Rochester Responders Tuning in Datacasts

Pubcaster WXXI, Triveni build emergency info system


One night about two years ago, Lt. Dan Bender of the Rochester (N.Y.) Fire Department, was watching HBO on-demand, and got an idea.

What if the city and county’s emergency and public health and safety squads had a similar kind of on-demand menu of training programs, weather updates, daily schedules and, when needed, information on an emergency in progress? And what if 100 offices and agencies in Rochester and Monroe County, N.Y., could access all this continually updated content using that most familiar of man’s tools, the remote control?

Since his on-demand epiphany, Bender has been awarded a hefty federal grant, acquired a Triveni Digital SkyScraper datacasting system, and a couple of extra megabits-per-second on the public airwaves of WXXI-DT, the local PBS DTV station. He’s also managed to sell the program, the Emergency Training and Information Network (ETIN), to his local emergency response crews—including about 39 fire departments in the largely rural county. And the system is so easy to use, he said, that it’s “fireman-proof.”

Bender’s project at WXXI is another example of public television stations that are using new digital broadcast technologies for public safety and emergency response, even as Congress considers legislation to revise the data of analog shut-off reassign frequencies to public safety needs.

Broadcasters say the Rochester project shows the broadcast infrastructure itself can be a backbone of widely varied, advanced, rich-media public services of the future.

At presstime, the WXXI project was on the verge of launching, linking police and fire departments, hospitals, and more with a continuous daily stream of safety and training content, plus special emergency functions, controlled by remotes and viewed on 32-inch LCD screens.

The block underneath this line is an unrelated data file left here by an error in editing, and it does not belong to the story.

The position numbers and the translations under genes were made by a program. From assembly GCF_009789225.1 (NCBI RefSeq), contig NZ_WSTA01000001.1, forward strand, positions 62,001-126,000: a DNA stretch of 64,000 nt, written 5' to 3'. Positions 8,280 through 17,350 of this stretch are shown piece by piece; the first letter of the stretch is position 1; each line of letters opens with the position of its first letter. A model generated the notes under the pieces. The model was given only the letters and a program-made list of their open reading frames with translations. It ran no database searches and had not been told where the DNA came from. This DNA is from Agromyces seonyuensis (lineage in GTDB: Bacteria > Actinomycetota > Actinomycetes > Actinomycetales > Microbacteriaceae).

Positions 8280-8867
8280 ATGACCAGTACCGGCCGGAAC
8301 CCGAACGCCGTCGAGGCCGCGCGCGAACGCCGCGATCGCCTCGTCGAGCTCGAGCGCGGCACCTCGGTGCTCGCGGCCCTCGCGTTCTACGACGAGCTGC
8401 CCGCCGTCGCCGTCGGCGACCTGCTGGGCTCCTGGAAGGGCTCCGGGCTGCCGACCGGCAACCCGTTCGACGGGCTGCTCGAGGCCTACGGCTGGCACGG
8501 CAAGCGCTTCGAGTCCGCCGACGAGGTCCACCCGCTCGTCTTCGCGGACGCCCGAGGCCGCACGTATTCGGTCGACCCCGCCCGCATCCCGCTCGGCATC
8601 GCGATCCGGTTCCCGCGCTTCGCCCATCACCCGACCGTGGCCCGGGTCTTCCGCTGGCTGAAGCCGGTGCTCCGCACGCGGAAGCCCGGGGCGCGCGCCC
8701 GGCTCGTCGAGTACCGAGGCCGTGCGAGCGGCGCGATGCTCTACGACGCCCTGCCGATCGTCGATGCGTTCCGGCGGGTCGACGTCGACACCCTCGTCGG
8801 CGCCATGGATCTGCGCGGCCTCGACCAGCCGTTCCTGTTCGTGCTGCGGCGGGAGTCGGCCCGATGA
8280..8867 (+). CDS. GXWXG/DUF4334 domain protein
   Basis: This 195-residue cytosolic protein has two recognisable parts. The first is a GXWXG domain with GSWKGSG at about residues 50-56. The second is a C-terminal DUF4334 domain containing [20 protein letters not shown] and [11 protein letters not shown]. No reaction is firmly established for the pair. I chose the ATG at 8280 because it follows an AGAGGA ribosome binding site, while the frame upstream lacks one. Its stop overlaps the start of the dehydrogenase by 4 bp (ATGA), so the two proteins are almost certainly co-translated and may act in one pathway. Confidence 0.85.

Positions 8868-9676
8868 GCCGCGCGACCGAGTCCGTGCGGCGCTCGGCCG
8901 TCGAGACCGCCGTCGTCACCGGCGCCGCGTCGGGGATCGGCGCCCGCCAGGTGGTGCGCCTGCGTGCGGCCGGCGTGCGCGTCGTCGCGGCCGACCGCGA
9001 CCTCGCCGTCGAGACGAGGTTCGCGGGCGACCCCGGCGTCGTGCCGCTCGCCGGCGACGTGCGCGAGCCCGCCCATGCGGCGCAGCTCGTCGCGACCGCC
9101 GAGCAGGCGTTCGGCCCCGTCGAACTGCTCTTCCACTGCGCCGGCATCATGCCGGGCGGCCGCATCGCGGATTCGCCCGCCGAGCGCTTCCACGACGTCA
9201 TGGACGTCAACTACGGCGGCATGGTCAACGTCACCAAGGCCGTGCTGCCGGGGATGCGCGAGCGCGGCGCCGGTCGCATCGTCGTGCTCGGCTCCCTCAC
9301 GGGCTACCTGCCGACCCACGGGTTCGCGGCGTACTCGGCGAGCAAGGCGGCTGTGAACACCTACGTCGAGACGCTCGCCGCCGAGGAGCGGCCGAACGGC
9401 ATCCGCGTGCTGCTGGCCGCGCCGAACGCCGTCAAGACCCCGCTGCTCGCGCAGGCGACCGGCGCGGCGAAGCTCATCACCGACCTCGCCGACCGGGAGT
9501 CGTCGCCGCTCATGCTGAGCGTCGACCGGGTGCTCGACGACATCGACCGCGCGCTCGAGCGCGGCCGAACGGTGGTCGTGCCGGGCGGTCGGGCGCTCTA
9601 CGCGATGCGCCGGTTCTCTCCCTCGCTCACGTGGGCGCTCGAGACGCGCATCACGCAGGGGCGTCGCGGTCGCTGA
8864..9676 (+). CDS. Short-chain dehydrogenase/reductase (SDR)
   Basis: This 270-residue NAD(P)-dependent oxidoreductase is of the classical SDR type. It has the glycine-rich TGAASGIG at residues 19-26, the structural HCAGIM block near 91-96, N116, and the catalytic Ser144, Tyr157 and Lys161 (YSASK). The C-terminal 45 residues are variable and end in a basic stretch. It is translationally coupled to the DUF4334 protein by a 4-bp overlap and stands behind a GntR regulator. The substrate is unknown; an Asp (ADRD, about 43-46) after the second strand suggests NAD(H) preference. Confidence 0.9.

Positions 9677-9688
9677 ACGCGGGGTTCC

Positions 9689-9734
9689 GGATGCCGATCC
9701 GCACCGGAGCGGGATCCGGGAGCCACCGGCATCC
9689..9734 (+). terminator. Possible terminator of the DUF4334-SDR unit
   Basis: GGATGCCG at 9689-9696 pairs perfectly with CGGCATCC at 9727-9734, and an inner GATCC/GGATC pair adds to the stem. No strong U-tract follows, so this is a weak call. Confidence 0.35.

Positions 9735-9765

“What it came down to is, ‘how do we consolidate all this content and deliver it over a single pipe, so to speak, to a dedicated location like a firehouse, like a police station, like a hospital, without creating too much overhead at the recipient site?’” said Ralph Bachofen, director of product management for Triveni Digital in Princeton Junction, N.J.

Initially, Bender brought his idea to the local cable operator, Time Warner Cable, who showed little interest, he said. But then he met with folks at WXXI, and found a more receptive audience. He then found a Department of Homeland Security grant—a “Special Projects Grant” in a part of DHS called the Metropolitan Medical Response Program—whose aims closely matched what Bender wanted to do. Of the 170 cities that were eligible to apply for the grant, 50 applied and Rochester was awarded the top grant, $641,480, in late 2004.

The project uses the SkyScraper DataFab component to ingest content from various sources as program operators for ETIN’s six different channels (police, fire, hospital, etc.) drag and drop files into appropriate folders. The SkyScraper DataHub component allocates appropriate bandwidth for the content and integrates it into the DTV data stream.

Around the region, a DataReceiver card in a single computer at each location captures the data and can store it for use in that location’s local intranet and for display on one of the LCD screens.

It may be the bleeding edge of public safety datacasting technology, but Bender kept in mind that his firefighters weren’t all that crazy about computers and sometimes handle their equipment a little roughly. But everyone can ma-nage a remote control, and the TV is on nonstop in many firehouses.

Bachofen agreed. “You don’t have to do anything on the client side, which is really important because some of the folks on the client side might not be technical people,” he said. “It has to be simple on the client side.”